outside by the XML parser without you needing to worry about the details. I  
still think the select types should be validated, but the beauty of this  
approach is that you do not need to worry about this detail. The person who  
defines the table to your information service basically stores the nd.xsd or  
whatever schema to be used against the data, the parser handles all the  
validating and you can entirely ignore the fact. You can just hand the  
queries directly to the SQL statements since the schema has already proven  
that the fields are correct for the database query.  
  
Whadayathink?  
  
Scott  
  
  
-----Original Message-----  
From: JP Navarro [mailto:navarro@mcs.anl.gov]  
Sent: Monday, March 18, 2002 1:19 PM  
To: Scalable Systems Software Resource Management Working Group  
Subject: Re: XML schema  
  
  
Hey all, sorry for the lag in response. Watchout of this year's flu!  
  
So how does the following look for a general Query API?  
  
  
  
  
  
  
  
  
  
  
  
Where "component" is who services the query. In this example "qm-1" means  
queue  
manager version 1. Datatype is the table or type of data being queried. As  
we  
discussed in the Build and Configure meeting a couple of Friday's ago, one  
of  
the ideas we're floating is that of a general Query API that applies both to  
the  
information service and other components that have query capability. If we  
can  
agree on this general query API, it will be relatively simple for an  
Information  
Service to service requests on behalf of other components. The main  
consequence  
of this idea is that the API command would just be "Query", where  
"component"  
and "datatype" are metadata attributes of the query.  
  
"op" is an optional operator which is assumed to be "eq" (equal) when not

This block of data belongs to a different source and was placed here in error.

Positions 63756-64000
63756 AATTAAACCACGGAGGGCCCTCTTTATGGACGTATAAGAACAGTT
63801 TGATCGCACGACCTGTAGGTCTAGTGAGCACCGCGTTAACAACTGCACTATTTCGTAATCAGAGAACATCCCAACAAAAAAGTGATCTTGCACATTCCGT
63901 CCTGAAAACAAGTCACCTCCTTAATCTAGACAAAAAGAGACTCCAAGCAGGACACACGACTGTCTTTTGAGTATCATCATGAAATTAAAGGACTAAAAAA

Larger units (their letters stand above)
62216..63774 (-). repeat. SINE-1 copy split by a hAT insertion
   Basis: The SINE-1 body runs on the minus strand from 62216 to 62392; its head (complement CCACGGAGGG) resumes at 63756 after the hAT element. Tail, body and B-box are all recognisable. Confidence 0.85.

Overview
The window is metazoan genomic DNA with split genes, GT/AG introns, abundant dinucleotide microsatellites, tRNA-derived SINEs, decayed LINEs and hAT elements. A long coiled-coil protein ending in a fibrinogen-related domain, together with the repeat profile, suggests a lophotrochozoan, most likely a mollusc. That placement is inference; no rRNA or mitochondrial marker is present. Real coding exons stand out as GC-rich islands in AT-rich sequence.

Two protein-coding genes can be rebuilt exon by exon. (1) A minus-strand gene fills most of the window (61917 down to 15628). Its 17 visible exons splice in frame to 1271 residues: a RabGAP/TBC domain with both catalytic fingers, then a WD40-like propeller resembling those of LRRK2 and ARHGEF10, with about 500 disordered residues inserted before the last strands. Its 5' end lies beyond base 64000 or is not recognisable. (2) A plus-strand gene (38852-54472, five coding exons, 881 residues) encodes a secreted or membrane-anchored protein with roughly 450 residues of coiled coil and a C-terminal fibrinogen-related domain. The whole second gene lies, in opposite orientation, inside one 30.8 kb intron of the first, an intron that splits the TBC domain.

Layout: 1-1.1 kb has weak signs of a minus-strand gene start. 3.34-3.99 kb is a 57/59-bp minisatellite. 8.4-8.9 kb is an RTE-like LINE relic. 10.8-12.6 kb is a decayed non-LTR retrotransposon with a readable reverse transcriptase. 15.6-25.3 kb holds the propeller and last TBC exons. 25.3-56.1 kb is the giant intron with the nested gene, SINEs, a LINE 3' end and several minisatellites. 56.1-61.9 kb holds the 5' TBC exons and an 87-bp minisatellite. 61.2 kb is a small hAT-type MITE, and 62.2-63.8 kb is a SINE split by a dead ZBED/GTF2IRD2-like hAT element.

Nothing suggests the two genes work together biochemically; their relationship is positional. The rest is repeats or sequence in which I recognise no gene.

specified.  
  
Scott, does this preserve all the appropriate ordering characteristics that  
you  
were concerned about? Each field is an element..  
  
Regarding the question of validating. I'm not sure how this would get  
handled,  
but I'd like to _not_ have the parser validate the field names in the  
  
  
  
  
  
  
  
  
  
  
  
  
  
This could be the update:  
  
  
  
  
  
  
  
  
  
  
  
  
I tried to factor all discussion points into this API, but may have failed.  
  
Thoughts?  
  
JP  
  
"Jackson, Scott M" wrote:  
>   
> JP,  
>   
> To perhaps be more lucid, there are a couple possible approaches to  
solving  
> the problem that simple attribute value pairs or simple element value  
> combinations do not allow the specification of the operator to be used to  
> associate the name to the value.  
>   
> The point I want to make is that what we did initially boils down to  
> specifying the operator as a grouping element, i.e.  
>   
>    
>     
>   
>    
>    
>   
>    
> <...  
>   
>   
>   
> <...  
>   
>   
>   
> <...  
>   
>   
> .  
> .  
> .  
>   
>   
> <...  
>   
>   
> as you can see we would have to have a different grouping element for  
every  
> association type we wanted to define. This is very unwieldly.  
>   
> All this can be done away with by being able to specify the operator type  
as  
> an attribute to the element as in my previous posting.  
>   
> A final alternative is to use name mangling which I think we can clearly  
> discard.  
>   
> Scott  
  
--   
John-Paul Navarro (630) 252-1233  
Mathematics & Computer Science Division  
Argonne National Laboratory navarro@mcs.anl.gov  
Argonne, IL 60439 http://www.mcs.anl.gov/~navarro